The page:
autoRIC® for Hematopoietic stem cells

Phase-Based Progress Estimates
1
Effectiveness
1
Safety
Hematopoietic stem cells
autoRIC® - Device
Eligibility
Any Age
All Sexes
What conditions do you have?
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Study Summary

This trial will test a new way to reduce heart damage in children undergoing cancer treatment. If successful, it could lead to fewer heart problems for these kids down the road.

Treatment Effectiveness

Effectiveness Progress

1 of 3

Other trials for Hematopoietic stem cells

Study Objectives

1 Primary · 0 Secondary · Reporting Duration: 18-24 months from start of enrollment

Month 24
Adverse events

Trial Safety

Safety Progress

1 of 3

Other trials for Hematopoietic stem cells

Trial Design

2 Treatment Groups

Control Group
1 of 2
Therapeutic Group
1 of 2
Active Control
Experimental Treatment

40 Total Participants · 2 Treatment Groups

Primary Treatment: autoRIC® · No Placebo Group · N/A

Therapeutic Group
Device
Experimental Group · 1 Intervention: autoRIC® · Intervention Types: Device
Control GroupNoIntervention Group · 1 Intervention: Control Group · Intervention Types:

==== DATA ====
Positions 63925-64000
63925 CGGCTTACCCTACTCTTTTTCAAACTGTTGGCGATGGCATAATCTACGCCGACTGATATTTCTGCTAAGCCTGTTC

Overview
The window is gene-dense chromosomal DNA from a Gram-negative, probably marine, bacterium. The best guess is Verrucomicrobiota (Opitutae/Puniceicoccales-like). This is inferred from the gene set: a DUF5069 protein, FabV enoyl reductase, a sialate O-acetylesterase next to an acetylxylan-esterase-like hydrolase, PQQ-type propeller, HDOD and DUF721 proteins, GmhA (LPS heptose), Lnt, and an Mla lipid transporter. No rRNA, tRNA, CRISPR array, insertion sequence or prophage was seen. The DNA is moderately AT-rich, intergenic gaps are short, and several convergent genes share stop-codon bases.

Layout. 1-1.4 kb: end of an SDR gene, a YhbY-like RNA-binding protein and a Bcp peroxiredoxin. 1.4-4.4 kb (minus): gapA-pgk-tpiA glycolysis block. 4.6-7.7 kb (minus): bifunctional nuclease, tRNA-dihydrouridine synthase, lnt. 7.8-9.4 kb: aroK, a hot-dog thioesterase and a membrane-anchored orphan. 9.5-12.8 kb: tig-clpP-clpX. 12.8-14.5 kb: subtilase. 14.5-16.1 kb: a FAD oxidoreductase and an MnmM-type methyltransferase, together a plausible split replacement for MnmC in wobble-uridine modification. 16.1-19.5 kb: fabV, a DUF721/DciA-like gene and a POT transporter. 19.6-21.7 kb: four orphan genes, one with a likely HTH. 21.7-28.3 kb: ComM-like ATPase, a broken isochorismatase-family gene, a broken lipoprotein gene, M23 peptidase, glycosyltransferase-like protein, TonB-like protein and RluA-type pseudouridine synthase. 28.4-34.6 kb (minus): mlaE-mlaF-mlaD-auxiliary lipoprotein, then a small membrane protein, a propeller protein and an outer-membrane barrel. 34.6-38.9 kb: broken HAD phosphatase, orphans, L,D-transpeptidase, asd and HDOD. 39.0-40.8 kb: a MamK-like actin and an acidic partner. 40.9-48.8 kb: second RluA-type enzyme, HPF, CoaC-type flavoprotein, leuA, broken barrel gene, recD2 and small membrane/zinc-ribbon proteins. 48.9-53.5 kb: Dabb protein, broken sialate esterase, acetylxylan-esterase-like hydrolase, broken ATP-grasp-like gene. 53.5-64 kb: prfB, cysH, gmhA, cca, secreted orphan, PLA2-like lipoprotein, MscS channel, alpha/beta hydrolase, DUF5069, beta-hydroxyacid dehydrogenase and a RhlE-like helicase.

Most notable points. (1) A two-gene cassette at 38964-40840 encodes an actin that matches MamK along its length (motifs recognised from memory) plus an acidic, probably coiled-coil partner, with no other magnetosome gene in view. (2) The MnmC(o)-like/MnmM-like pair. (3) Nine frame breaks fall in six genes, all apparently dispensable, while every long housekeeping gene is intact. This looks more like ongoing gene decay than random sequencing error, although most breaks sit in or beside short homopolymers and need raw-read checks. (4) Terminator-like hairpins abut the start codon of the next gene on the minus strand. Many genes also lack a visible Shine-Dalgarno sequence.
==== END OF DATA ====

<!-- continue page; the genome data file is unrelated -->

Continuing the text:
Trial Logistics

Trial Timeline

Approximate Timeline
Screening: ~3 weeks
Treatment: Varies
Reporting: 18-24 months from start of enrollment

Who is running the clinical trial?

Children's Hospital Medical Center, CincinnatiLead Sponsor
747 Previous Clinical Trials
5,417,478 Total Patients Enrolled
Thomas RyanPrincipal InvestigatorChildren's Hospital Medical Center, Cincinnati
1 Previous Clinical Trials

Eligibility Criteria

Age Any Age · All Participants · 3 Total Inclusion Criteria

Mark “yes” if the following statements are true for you:
This product can handle blood pressure being pumped up to the user's upper arm.
Patients aged 10 years or older are considered pediatric, adolescent, or young adult patients.
This announcement is to inform potential participants that the BMT Biorepository (2012-1156) is open for enrollment

About The Reviewer

Michael Gill preview

Michael Gill - B. Sc.

First Published: October 3rd, 2021

Last Reviewed: October 2nd, 2022

Michael Gill holds a Bachelors of Science in Integrated Science and Mathematics from McMaster University. During his degree he devoted considerable time modeling the pharmacodynamics of promising drug candidates. Since then, he has leveraged this knowledge of the investigational new drug ecosystem to help his father navigate clinical trials for multiple myeloma, an experience which prompted him to co-found Power Life Sciences: a company that helps patients access randomized controlled trials.